This tweet basically encapsulates the challenge of trying to persuade kids to go to school when you work remotely (and from home):
In discussions like these, you just need to resort to your authority as the parent … 😂NeONBRAND
While most of the world was gearing up for the Christmas (or Christmas analog) holidays, we celebrated the festival of Chanukah, my favourite festival of the year. I thought I’d share my Chanukah highlights in a series of photographs.
I usually take photos on each of the eight days of the candles, and this year was no exception. That said, I decided to add some variations to my collection so I wasn’t just capturing our candles that we lit each night.
Instead, I took opportunities to include other people’s candles, whether they were neighbours, or family we visited.
We all have bad days, and I had a particularly rough day yesterday. I made some mistakes in how I handled a situation, and created a bit of a mess for a colleague (thankfully not a customer, though).
I felt pretty lousy afterwards, and my confidence took a knock. Objectively, it probably wasn’t that big a deal, but it felt pretty crappy nevertheless.
This morning I started work still feeling the after effects of that, and not feeling particularly confident. Still, I was determined to just put one foot in front of the other, and try learn from my mistakes.
Ken Gagne, one of my colleagues shared a post about Carroll Spinney on his site that caught my attention during a break between shifts, and this line stood out for me:
Big Bird once said, “Bad days happen to everyone, but when one happens to you, just keep doing your best and never let a bad day make you feel bad about yourself.”Ken Gagne
I think I needed this today.
I still feel like I’m climbing back up out of the hole I dug for myself, but it’s sunny today.
Yesterday was my 44th birthday. 🎉
I realised I felt a little internal pressure to do something amazing, wonderful, or remarkable. I just couldn’t think of anything. In the past, I watched “The Secret Life of Walter Mitty” on my birthday as a sort of personal birthday tradition.
I still love that movie, but didn’t really feel like watching it this time around. I briefly thought about watching “Spider-Man: Into the Spider-Verse” instead, but I’ve watched that amazing movie recently.
Birthdays are strange days for me. I enjoy my birthday, even though I’m ambivalent about growing older, and between my friends and family wishing me a terrific day, saying I should do something remarkable, and be spoiled, I realised that I put a little pressure on myself to do something noteworthy.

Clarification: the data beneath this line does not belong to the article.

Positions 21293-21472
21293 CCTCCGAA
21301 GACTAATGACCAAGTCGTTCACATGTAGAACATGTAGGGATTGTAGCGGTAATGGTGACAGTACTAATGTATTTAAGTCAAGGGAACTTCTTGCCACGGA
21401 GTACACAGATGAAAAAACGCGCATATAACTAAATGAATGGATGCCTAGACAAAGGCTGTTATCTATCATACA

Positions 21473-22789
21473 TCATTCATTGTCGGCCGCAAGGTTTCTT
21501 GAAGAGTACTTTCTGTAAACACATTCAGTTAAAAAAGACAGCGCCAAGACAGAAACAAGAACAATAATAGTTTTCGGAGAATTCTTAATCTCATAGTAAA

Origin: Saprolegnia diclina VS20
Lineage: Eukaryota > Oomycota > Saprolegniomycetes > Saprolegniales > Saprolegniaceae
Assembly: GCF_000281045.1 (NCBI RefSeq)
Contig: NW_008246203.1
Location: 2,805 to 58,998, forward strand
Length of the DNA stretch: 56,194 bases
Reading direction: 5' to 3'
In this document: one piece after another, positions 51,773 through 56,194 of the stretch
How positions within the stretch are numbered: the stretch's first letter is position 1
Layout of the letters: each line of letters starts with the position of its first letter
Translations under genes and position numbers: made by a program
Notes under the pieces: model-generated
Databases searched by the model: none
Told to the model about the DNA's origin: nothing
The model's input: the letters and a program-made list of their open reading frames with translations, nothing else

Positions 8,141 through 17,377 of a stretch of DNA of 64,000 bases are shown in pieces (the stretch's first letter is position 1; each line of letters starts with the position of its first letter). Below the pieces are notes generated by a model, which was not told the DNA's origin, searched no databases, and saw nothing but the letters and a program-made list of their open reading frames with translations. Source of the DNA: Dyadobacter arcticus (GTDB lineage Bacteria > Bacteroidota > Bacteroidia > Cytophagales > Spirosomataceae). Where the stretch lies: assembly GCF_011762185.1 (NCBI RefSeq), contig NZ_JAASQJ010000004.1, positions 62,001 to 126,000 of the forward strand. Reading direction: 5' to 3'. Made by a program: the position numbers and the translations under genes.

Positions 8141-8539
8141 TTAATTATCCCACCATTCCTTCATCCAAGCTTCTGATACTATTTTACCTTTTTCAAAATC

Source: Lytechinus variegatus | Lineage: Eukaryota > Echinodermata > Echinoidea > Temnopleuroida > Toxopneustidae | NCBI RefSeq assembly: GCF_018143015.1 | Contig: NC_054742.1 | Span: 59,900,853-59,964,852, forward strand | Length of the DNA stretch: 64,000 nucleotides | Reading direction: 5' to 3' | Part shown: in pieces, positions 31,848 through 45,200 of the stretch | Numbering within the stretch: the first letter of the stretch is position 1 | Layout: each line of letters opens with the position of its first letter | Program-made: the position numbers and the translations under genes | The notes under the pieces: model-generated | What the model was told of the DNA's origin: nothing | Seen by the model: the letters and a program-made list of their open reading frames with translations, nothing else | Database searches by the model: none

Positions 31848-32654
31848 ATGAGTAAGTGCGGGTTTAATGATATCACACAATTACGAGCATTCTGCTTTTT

Ultimately, though, this day is really more of a “me” day when I get to take a breather from work, and indulge myself in some small way.
As is my custom, I took the day off for a “me” day.
The only thing I had planned for the day was to head to Cafe Greg in the mall for a Diabetic friendly apple crumble.
I started off my day with breakfast (as one does), after which I took advantage of the quiet to meditate for around 15 minutes (by “meditate”, I mean continuously try calm my chattering mind for 15 minutes), and then switch to Netflix.
I’ve been watching The Crown, and finished off the second season, and started the third before heading out to the mall. I took my camera with me, and captured a few scenes along the way. Winter is settling in here in Israel, and that means very welcome rain, and colder weather.
The apple crumble was pretty good, and I returned home for more of The Crown before the kids returned home. We had lunch together, I went out to the post office to collect a package that turned out to be one of Aaron’s birthday presents that I thought wasn’t going to arrive, and then returned home for more of The Crown.
All in all, it wasn’t a wild celebratory day, but it was my day, and that worked for me.
I had Gina and the kids with me. Aaron made me this awesome card, and Faith made me a Minecraft world to play around with, and involved a lot of cake at the end. Interestingly, when you eat cake (and probably other things) in Minecraft, you eat it in slices. 🎂
The real, big news of the day was that Gina started her new job yesterday, after six months searching for work.
Its been an extremely wild 6 months. It was fun. It was stressful. It was enlightening. I got to spend time with Paul, even though he was working during the week. I got to eat lunch with my entire family, every day. I played games with the kids, took them to the park after school and helped with homework. I got to spend the entire summer break and all the Jewish holidays with the kids and Paul. I fell into a funk, especially after each rejection email from a potential job opportunity. I worked through each funk. I started running (and need to get back into it). I taught myself a new skill. I read. A lot.Gina’s post about her last six months